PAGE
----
Union Bridge fund-raiser nets $4,000 for town hall

September 16, 1992|By Mary Gail Hare | Mary Gail Hare,Staff Writer

UNION BRIDGE -- Like a fierce cat circling its prey, the big, red "mini-monster" truck made several passes at four helpless junk cars, clumped tightly together on the fire hall parking lot.

The driver, 22-year-old Freddie Hines, revved the truck's engine menacingly as the crowd of about 300 people jeered, "Do it!"

"I want to see the cars get smashed," said Jeffrey Miller, 9, pushing his way to the front lines.

The car-crushing capped the Gala '90s Day, festivities planned to raise money to renovate the 90-year-old Pump House into a new town hall.

With a few steely groans, Junk Yard Sam, Sherry and other no-name clunkers sagged beneath the truck's oversized tires.

Again and again, Mr. Hines drove over the cars until he balanced the truck victoriously on top of the mangled vehicles and unceremoniously ended the show.

The Gala offered plenty of entertainment. About 1,000 people picnicked in Lehigh Park, toured homes, churches and businesses and shopped, raising about $4,000 for the town hall project.

About $1,000 came from the "buy a brick" campaign. Prices ranged from $50 for a gold brick to a $1 junior brick option for children.

"This is the most people I have seen gathered together at one time in one spot in Union Bridge," said Rusty Watson, long-time resident in this town of 917 people.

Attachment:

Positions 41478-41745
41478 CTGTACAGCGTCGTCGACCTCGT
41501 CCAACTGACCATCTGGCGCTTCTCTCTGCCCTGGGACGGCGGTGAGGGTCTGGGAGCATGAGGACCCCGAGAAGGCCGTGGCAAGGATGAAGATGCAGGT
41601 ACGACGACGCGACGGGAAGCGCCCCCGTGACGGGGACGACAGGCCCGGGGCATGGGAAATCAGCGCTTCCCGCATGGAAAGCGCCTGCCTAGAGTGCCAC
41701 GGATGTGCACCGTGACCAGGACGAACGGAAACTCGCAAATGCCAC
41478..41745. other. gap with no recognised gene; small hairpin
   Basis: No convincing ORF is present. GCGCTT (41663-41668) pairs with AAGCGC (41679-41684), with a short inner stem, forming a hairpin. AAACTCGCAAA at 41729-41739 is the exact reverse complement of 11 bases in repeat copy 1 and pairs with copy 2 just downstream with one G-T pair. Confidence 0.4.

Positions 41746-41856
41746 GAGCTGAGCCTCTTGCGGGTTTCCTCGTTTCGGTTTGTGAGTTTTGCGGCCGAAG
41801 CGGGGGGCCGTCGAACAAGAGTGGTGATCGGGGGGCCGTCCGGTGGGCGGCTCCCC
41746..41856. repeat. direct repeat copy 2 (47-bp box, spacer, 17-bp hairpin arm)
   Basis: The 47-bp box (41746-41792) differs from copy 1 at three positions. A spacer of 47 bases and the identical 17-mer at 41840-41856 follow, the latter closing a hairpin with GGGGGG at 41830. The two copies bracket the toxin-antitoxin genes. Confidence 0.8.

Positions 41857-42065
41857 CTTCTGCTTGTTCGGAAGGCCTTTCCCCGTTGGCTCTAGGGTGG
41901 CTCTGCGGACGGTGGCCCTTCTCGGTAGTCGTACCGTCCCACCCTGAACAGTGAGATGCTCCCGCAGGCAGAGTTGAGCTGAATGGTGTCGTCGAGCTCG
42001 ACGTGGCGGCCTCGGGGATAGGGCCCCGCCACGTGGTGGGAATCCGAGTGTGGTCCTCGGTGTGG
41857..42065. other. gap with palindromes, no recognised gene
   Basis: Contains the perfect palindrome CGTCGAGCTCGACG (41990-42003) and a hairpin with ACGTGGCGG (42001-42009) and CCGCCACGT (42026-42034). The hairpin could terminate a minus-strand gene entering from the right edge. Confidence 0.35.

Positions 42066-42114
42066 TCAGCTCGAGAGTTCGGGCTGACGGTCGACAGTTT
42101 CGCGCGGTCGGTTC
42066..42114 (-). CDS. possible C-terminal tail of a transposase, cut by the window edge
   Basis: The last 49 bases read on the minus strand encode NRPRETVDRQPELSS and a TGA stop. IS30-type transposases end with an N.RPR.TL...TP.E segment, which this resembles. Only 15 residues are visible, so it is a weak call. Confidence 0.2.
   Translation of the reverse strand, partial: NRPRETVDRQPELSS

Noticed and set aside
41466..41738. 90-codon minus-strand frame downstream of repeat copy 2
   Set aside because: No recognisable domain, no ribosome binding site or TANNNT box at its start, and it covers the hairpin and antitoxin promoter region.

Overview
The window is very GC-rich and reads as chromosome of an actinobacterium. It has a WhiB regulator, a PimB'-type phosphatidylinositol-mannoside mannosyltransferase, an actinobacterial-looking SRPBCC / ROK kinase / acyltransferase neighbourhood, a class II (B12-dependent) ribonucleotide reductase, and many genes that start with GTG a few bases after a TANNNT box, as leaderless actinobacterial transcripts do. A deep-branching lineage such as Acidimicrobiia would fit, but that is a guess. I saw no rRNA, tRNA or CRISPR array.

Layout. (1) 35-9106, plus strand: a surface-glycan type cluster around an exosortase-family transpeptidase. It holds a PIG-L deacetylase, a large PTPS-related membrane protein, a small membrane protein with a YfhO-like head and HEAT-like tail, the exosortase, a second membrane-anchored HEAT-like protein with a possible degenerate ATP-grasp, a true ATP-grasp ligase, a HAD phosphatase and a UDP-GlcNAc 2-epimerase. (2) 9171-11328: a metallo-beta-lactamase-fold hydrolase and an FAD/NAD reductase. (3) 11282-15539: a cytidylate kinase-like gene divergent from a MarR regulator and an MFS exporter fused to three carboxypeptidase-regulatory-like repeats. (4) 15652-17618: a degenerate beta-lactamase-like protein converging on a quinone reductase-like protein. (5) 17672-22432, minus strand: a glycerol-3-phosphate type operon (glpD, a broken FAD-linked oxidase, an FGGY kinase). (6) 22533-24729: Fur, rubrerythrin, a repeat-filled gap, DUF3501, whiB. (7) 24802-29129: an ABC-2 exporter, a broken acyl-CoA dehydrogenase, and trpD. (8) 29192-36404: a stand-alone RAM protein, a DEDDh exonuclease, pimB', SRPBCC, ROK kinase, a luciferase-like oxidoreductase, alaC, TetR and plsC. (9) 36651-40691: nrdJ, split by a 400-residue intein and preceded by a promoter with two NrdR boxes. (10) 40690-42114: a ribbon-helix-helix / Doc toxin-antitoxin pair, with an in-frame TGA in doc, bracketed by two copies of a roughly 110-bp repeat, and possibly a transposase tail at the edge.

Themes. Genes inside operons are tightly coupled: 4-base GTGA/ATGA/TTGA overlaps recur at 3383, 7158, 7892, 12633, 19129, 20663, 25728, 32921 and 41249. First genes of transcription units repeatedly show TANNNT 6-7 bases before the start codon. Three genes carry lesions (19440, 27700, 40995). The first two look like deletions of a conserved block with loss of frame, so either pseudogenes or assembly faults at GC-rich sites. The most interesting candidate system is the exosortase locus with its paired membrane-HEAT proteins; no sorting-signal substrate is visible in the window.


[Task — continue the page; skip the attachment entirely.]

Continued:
"I know we had more than 1,000 people," said John Scott, who moved here about three years ago. "There were town people and a lot of faces I didn't know."

With vanilla ice cream surrounding his smile, Kevin Eder, 5, licked his cone, trudged along with his dad and sister and carefully juggled his own camera.

A "bumpy ride" on a mule-drawn wagon made the day for him, he said.

People who wanted a bigger thrill waited hours for a 15-minute helicopter flight. The helicopter landed just after the noon festivities began and quickly booked riders through the next six hours.

"I waited two hours, but with a beautiful day like this, it was worth it," said John W. Penn, who filmed views of his Smith Road home from his seat in the air.

Several people lined up for one-hour tours of Lehigh Portland Cement Co.'s plant. Desiree Lewter, 8, wanted to see the place where her granddad and uncle work.

By the end of the sunny afternoon, most food vendors had posted "sold-out" signs.

"All our members donated food," said John Gartrell of the town Heritage Committee. "Whatever we sold was pure profit for the project."

Town officials called the event a complete success.

"We've already scheduled a meeting to start planning next year's," said Kathleen D. Kreimer.

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